Doctors suspect botulism based on symptoms. However, other disorders can cause similar symptoms, so additional information is needed.
Electromyography (stimulating muscles and recording their electrical activity—see Electromyography and Nerve Conduction Studies) may be useful. In most cases of botulism, it shows abnormal muscle responses after electrical stimulation.
For food-borne botulism, a likely food source provides a clue. For example, when botulism occurs in two or more people who ate the same food prepared in the same place, the diagnosis is clearer. The diagnosis is confirmed when the toxins are detected in the blood or when the bacteria or toxins are detected in a sample of stool. Toxins may also be identified in food that was eaten.
For wound botulism, doctors ask whether people have had an injury that broke the skin. Doctors may inspect the skin for puncture marks suggesting use of an illicit drug. The diagnosis is confirmed when the toxins are detected in the blood or when the bacteria are detected in a culture of tissue from the wound.
Detecting the bacteria or the toxins in a sample of an infant's stool confirms the diagnosis of infant botulism.
Sometimes determining whether botulism developed from a wound or from food is impossible.
The spores of Clostridium botulinum are highly resistant to heat and may survive boiling for several hours. However, the toxins are readily destroyed by heat. Stored foods can cause botulism if they were inadequately cooked before they were stored. The bacteria can produce some toxins at temperatures as low as 37.4° F (3° C), a typical refrigerator temperature, so refrigerating food does not automatically make it safe.
The following measures can help prevent food-borne botulism:
If people are unsure whether a can should be discarded, they can check it when they start to open it. Before making the first puncture, they can place a few drops of water in the spot to be punctured. If water is expelled rather than sucked into the can when the can is punctured, the can is contaminated and should be discarded.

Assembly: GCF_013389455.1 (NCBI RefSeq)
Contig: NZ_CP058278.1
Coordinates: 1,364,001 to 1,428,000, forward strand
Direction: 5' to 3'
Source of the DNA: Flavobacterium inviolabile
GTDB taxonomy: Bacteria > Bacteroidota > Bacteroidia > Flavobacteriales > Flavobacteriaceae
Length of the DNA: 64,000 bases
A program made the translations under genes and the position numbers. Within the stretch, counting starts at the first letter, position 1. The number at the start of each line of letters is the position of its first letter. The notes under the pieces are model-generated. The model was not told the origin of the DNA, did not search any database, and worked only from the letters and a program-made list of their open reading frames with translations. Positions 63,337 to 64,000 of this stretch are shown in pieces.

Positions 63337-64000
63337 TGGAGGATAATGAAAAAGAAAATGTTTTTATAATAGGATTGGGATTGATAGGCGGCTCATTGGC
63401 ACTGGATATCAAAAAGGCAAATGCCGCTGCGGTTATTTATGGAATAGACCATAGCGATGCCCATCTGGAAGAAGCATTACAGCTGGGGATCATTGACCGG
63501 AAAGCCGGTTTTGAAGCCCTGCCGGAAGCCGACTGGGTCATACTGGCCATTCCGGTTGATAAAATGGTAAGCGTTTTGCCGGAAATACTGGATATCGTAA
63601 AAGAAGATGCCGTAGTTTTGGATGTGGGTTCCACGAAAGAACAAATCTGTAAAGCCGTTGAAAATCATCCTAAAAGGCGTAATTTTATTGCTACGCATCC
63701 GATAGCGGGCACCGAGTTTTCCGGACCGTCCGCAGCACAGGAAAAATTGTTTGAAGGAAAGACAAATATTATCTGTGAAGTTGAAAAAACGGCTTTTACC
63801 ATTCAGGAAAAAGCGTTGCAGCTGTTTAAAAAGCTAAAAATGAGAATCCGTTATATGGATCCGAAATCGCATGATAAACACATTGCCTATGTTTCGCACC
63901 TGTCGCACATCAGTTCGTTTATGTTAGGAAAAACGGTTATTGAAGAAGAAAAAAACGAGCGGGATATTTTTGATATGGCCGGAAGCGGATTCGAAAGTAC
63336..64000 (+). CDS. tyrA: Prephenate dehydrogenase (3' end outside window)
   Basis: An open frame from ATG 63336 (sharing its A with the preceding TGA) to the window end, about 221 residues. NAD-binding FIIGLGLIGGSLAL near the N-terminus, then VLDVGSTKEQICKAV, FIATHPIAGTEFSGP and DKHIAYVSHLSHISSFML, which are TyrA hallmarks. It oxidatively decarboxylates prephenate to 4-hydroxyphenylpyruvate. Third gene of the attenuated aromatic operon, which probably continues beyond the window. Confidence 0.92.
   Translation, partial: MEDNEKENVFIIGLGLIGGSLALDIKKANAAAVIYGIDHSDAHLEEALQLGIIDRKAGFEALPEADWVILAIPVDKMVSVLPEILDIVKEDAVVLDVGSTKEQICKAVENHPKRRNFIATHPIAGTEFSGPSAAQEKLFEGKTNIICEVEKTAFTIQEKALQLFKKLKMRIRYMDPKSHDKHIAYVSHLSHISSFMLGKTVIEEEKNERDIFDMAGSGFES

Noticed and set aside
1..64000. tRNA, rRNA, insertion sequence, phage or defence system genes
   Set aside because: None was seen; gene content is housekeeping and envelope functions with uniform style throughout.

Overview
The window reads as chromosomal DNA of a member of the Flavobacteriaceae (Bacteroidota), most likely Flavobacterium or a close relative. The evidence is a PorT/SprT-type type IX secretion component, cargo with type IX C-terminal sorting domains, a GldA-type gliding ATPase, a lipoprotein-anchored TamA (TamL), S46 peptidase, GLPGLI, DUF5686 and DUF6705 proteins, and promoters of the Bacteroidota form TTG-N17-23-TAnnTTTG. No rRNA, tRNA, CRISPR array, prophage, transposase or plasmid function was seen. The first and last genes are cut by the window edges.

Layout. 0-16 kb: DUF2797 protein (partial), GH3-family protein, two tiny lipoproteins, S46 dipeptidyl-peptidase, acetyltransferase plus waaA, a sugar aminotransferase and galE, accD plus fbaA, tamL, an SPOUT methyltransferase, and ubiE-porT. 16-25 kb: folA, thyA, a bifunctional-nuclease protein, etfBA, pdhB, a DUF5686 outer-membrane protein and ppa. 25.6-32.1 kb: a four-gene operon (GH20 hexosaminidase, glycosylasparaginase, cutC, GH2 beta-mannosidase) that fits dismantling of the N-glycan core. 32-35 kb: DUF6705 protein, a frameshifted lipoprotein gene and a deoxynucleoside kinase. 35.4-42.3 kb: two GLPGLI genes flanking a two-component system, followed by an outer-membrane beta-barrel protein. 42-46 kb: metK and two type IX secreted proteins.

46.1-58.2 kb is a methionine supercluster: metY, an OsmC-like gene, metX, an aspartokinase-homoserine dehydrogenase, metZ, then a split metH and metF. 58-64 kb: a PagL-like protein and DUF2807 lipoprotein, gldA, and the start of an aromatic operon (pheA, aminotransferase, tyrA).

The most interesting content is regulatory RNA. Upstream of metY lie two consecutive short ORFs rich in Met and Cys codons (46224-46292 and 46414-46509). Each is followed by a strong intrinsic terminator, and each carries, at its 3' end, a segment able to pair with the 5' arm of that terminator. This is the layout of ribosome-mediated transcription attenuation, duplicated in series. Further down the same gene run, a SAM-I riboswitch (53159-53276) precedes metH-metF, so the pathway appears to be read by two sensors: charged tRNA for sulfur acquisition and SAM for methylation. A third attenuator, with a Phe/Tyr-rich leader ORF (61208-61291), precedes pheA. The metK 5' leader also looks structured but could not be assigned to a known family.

Any food that may be contaminated should be disposed of carefully. Even tiny amounts of toxins ingested, inhaled, or absorbed through the eye or a break in the skin can cause serious illness. Skin contact should be avoided as much as possible, and hands should be washed immediately after handling the food.
If a wound becomes infected, promptly seeking medical attention can reduce the risk of wound botulism.
Researchers and other people who work with the bacteria or its toxin are immunized.
People who may have botulism should go to the hospital immediately. Laboratory tests to confirm the diagnosis may be done, but treatment cannot be delayed until the results are known. To help eliminate any unabsorbed toxin, doctors may give activated charcoal by mouth or through a tube passed through the nose or mouth and into the stomach.
Vital signs (pulse, breathing rate, blood pressure, and temperature) are measured often. If breathing problems begin, people are transferred to an intensive care unit and may be temporarily placed on a ventilator. Such treatment has reduced the percentage of deaths due to botulism from about 70% in the early 1900s to less than 10%.
A substance that blocks the action of the toxins (antitoxin) is given as soon as possible after botulism has been diagnosed. It is most likely to help if given within 72 hours of when symptoms begin. The antitoxin may slow or stop further physical deterioration, so that the body can heal itself over a period of months. However, the antitoxin cannot undo damage already done. Also, some people have a serious allergic (anaphylactic) reaction to the antitoxin, which is derived from horse serum, or develop serum sickness (see Treatment). The horse serum antitoxin is not recommended for infant botulism. Instead, doctors use botulism immune globulin derived from the blood of people immunized against botulism.
People may need to be fed through a tube inserted into a vein (intravenously). Infants may need to be fed through a thin plastic feeding tube (a nasogastric tube) passed through the nose and down the throat.
If people have wound botulism, the wound is thoroughly cleaned, and dead tissue is removed. Then antibiotics, such as penicillin and metronidazole, are given by injection.
Some people who recover from botulism feel tired and are short of breath for years afterward. They may need long-term physical therapy.
Last full review/revision December 2014 by Michael Rubin, MDCM